"Compared to a typical TV commercial that would last maybe 30 seconds, these games are fun and engaging and children can play them for much longer periods of time," says Elizabeth Taylor Quilliam. (Credit: Thijs Knaap/Flickr)

‘Advergames’ full of snap, crackle, and calories

Advergames—an online marketing tool geared toward children—not only support a less-than-active lifestyle, they also promote a diet that is high in sugar, fat, and sodium.

These online video games promote a particular product, service, or company by integrating it into a free game, usually using brand names, logos, pictures of the product, and a spokescharacter.

For a new study, published in the journal Preventing Chronic Disease, researchers found hundreds of advergames actively played by children on food marketer websites. They focused on 145 different websites and found 439 food brands being promoted through advergames on those sites.

The games largely centered around high-fat, high-sugar, and high-sodium products.

“One of the things we were concerned about was that the majority of foods that received the most interest were those that tended to be energy dense—high in calories—and not high in nutrients,” says Lorraine Weatherspoon, associate professor of food science and human nutrition at Michigan State University.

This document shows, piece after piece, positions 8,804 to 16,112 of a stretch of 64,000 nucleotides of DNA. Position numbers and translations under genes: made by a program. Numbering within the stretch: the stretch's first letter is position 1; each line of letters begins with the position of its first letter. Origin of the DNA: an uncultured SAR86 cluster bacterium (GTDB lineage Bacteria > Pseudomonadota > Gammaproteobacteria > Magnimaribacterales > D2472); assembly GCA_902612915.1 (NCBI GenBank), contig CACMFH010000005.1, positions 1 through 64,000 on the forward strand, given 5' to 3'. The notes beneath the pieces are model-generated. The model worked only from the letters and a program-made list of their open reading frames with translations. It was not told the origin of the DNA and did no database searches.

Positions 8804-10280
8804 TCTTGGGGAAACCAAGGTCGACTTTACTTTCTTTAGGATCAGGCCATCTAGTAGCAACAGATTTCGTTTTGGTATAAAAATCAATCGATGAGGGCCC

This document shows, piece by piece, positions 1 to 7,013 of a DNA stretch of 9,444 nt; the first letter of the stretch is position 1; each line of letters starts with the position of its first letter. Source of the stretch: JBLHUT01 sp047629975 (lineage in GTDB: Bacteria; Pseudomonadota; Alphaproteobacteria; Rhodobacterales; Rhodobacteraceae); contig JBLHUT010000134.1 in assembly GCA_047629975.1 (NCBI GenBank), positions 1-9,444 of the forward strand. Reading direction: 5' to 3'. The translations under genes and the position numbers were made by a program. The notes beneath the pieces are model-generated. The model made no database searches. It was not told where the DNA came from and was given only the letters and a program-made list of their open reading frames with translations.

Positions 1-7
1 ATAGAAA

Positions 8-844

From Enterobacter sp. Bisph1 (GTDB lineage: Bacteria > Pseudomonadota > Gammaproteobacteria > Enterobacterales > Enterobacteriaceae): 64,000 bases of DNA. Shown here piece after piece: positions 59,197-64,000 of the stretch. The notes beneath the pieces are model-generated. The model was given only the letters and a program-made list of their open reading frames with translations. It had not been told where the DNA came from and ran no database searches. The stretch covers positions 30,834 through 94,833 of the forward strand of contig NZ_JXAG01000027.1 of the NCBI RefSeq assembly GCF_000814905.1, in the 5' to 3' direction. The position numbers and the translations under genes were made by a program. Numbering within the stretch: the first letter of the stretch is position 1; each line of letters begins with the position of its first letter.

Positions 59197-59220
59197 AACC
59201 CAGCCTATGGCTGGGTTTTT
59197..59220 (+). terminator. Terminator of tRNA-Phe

“These foods typically included high-sugar snacks and cereals as well as instant or canned soups, sugar-sweetened beverages, and several types of candy products.”

The games are also quick and easy to play.

“Compared to a typical TV commercial that would last maybe 30 seconds, these games are fun and engaging and children can play them for much longer periods of time,” says Elizabeth Taylor Quilliam, assistant professor of advertising and public relations.

There are no consistent standards for what can or cannot be marketed to children and how the marketing should be done.

“We firmly believe that some kind of federally mandated policy needs to be addressed, so that there is better control on the type and amount of marketing as well as the kinds of foods that are promoted,” Weatherspoon says. They would ultimately like to see healthy eating promoted through advergames.

“We hope that we can translate the use of engaging entertaining online tactics like this to teach healthy eating and other healthy lifestyle behaviors to kids,” Quilliam says.

Researchers from Hanyang University and Chung-Ang University, both in South Korea, contributed to the study, which was funded by the National Institutes of Health.

Source: Michigan State University

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